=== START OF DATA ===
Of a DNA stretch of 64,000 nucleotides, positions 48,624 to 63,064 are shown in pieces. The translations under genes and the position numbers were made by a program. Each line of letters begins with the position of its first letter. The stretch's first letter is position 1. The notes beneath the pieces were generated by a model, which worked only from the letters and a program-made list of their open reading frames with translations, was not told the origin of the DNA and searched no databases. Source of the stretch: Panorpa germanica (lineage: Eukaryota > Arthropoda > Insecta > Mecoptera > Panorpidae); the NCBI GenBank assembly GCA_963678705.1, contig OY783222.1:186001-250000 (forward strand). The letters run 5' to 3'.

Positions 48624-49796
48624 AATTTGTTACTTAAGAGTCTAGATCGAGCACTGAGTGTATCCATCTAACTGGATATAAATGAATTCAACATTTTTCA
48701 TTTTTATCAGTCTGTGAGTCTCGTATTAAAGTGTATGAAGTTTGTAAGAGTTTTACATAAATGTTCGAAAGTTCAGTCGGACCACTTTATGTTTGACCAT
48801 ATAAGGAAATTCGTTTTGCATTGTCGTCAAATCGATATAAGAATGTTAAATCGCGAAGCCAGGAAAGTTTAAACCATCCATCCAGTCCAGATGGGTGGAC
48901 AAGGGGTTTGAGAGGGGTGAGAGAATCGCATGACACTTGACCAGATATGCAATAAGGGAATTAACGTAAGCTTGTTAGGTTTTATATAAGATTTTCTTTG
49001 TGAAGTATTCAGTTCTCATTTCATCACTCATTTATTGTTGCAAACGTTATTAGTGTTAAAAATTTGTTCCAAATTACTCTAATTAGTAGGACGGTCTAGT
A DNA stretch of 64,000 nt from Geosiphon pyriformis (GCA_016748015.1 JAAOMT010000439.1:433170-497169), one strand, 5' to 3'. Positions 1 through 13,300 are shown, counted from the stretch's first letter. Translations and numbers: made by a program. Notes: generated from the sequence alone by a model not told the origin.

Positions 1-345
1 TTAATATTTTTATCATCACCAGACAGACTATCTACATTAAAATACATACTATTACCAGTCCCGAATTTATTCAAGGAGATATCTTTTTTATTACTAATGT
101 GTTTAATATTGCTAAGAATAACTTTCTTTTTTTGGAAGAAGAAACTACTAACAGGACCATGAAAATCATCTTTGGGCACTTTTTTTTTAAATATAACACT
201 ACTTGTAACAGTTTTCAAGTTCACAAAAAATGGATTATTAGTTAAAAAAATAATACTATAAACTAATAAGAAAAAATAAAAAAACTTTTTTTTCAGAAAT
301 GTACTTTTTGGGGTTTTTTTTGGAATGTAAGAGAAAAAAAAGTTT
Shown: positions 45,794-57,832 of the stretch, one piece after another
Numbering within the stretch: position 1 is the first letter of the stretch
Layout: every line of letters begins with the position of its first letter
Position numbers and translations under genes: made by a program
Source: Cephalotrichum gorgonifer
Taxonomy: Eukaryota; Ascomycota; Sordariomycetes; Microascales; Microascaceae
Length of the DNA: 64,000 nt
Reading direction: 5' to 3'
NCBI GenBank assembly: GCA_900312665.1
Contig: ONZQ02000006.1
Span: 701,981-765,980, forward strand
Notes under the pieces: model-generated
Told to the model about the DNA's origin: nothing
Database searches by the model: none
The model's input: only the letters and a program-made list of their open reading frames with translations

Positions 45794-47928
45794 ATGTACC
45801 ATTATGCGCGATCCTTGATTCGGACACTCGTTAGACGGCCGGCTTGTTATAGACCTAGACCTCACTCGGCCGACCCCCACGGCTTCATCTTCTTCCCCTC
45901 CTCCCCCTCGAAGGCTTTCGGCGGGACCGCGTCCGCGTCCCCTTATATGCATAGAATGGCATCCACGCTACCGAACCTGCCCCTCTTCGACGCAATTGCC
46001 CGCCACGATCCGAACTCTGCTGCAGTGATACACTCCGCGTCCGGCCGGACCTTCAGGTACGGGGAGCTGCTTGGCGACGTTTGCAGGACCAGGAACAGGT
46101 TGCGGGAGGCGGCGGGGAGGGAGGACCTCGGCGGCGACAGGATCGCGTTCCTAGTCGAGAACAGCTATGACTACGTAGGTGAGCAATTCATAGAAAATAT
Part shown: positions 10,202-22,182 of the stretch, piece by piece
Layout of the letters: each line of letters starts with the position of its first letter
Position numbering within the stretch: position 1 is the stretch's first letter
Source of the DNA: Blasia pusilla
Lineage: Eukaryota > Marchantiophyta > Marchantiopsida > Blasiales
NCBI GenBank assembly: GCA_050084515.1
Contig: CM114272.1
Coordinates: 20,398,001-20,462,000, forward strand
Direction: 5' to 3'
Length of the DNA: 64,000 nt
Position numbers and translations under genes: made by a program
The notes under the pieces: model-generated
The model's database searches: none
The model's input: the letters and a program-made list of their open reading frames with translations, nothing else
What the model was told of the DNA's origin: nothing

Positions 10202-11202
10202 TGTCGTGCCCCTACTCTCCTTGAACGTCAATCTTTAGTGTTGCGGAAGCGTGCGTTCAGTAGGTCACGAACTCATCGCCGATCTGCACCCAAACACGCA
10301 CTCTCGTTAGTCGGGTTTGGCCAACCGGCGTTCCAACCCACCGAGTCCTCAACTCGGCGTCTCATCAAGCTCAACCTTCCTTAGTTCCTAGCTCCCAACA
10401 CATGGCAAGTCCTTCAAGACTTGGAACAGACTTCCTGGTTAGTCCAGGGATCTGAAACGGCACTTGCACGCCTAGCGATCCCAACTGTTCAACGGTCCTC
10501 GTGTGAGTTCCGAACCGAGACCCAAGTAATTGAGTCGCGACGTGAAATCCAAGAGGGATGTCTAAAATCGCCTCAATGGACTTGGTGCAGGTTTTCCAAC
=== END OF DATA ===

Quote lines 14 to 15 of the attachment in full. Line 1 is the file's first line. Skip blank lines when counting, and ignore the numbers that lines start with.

Shown: positions 45,794-57,832 of the stretch, one piece after another
Numbering within the stretch: position 1 is the first letter of the stretch